As for saying do, or do not use manual therapy, with or without exercise or education. Well again you can argue the toss as much as you like, they are simply saying the same thing differently again. OK the emphasis on do or do not is the key difference here, but as I’ve openly, clearly, and transparently stated many times before I do object to the over hype, over use, and over reliance on all manual therapy by physiotherapists, especially in low back pain, which in the grand scheme of things offers very little other than some short lasting, small pain reducing effects, for some, and lets not forget it also has many iatrogenic risks as well.
So again I will be clear and state that my emphasis/bais is not to routinely offer manual therapy to patients, and I guess this is why I worded as such in my summary chart. But to state this is for my own benefit or gain is just ridiculous. Do people really think I gain benefit from or enjoy finding ways to deliberately antagonise and irritate the skin draggers, fascial releasers, and joint crackers out there, enduring their persistent whining and moaning about how unfair, mean, and closed minded I am… Well ok I do a little bit, but seriously it ain’t all a barrel of laughs I can assure you!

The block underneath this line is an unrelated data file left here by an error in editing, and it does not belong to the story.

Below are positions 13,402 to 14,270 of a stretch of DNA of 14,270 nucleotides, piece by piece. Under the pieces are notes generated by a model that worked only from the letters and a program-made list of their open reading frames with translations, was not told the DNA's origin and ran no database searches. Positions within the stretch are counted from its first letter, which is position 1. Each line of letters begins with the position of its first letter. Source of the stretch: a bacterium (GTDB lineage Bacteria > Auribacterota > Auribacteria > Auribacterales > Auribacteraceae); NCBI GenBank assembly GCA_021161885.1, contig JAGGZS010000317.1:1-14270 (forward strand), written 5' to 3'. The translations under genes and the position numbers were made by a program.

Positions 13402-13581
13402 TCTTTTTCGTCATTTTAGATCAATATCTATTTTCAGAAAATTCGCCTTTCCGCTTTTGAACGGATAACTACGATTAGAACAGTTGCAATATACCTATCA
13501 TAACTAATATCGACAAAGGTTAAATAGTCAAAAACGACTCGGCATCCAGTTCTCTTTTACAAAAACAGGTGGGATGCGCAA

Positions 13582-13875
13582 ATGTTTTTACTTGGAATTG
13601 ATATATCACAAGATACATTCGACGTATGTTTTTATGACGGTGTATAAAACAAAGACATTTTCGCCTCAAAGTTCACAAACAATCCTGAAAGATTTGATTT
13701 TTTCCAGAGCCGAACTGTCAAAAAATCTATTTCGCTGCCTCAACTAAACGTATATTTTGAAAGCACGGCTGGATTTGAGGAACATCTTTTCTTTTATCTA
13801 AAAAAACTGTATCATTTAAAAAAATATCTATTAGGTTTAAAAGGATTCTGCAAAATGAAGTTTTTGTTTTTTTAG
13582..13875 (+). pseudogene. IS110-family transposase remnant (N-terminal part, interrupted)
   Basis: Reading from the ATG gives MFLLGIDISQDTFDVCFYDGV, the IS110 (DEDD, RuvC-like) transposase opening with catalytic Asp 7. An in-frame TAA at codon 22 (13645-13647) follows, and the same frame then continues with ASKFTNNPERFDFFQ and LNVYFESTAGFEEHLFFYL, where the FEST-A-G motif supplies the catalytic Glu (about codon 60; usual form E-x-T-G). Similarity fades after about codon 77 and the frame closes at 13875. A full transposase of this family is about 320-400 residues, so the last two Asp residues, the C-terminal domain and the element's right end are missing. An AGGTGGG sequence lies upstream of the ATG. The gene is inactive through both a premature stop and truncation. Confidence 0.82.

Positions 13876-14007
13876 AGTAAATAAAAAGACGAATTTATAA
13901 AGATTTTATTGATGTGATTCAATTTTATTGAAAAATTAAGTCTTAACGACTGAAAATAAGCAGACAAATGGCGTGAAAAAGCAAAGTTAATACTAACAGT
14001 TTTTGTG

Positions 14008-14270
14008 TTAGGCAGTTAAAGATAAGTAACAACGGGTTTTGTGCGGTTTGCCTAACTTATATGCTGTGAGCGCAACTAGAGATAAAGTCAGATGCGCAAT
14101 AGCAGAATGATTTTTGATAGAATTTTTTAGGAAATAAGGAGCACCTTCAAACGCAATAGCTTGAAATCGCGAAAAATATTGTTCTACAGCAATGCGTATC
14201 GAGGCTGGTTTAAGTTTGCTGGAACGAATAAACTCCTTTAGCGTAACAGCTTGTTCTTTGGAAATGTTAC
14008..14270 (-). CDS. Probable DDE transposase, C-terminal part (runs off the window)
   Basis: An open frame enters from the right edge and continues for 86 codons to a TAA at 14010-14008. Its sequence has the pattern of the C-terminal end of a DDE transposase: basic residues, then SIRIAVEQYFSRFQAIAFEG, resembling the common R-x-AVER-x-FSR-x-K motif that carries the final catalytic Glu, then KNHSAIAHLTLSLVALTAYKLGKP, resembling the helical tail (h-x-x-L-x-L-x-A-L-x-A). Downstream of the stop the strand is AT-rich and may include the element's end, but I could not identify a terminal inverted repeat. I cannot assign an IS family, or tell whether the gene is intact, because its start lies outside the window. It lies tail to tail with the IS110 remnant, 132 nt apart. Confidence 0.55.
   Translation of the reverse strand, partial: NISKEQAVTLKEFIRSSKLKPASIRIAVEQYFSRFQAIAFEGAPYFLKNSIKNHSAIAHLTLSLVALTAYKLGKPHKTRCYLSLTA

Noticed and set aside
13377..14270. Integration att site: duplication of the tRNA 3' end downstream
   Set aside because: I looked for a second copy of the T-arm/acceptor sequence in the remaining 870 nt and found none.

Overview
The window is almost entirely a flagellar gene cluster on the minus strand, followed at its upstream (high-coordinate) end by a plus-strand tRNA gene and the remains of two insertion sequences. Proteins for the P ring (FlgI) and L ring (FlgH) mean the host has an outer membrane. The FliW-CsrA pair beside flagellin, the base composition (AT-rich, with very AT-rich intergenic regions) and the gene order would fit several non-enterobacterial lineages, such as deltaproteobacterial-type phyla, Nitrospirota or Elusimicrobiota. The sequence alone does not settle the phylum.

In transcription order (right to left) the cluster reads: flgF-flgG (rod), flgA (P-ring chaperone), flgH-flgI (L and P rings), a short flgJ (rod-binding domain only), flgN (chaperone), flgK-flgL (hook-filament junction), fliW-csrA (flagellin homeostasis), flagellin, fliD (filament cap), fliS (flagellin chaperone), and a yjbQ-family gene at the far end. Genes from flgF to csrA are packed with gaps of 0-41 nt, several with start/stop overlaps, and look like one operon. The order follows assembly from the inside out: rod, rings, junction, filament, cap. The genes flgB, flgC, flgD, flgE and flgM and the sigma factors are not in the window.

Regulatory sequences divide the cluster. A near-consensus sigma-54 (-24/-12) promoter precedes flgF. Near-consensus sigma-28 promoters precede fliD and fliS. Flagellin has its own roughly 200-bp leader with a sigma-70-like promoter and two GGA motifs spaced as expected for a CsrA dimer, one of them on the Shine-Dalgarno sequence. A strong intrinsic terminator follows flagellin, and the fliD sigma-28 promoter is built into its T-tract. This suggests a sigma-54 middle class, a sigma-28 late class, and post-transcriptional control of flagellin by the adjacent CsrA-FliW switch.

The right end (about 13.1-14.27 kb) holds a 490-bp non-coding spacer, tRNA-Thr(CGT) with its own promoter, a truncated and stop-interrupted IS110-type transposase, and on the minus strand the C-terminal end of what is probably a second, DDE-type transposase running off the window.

Also just because I am not an advocate of manual therapy it does not mean that I think or expressly state that it has absolutely no place or benefit for anyone at all. Believe it or not I’ve used the odd bit of manual therapy from time to time… I used some in November… in 2009… I pushed a stiff shoulder joint backwards a little bit… it kinda helped… I think… for a few minutes!
However, joking aside when I do use manual therapy, just as the guidelines state it most certainly is only ever with exercise or education, and only because the patient has expressed high expectations or preferences for it, and only then if I think it will not cause a loss of self efficacy, or develop a reliance, or reinforce any false or negative beliefs.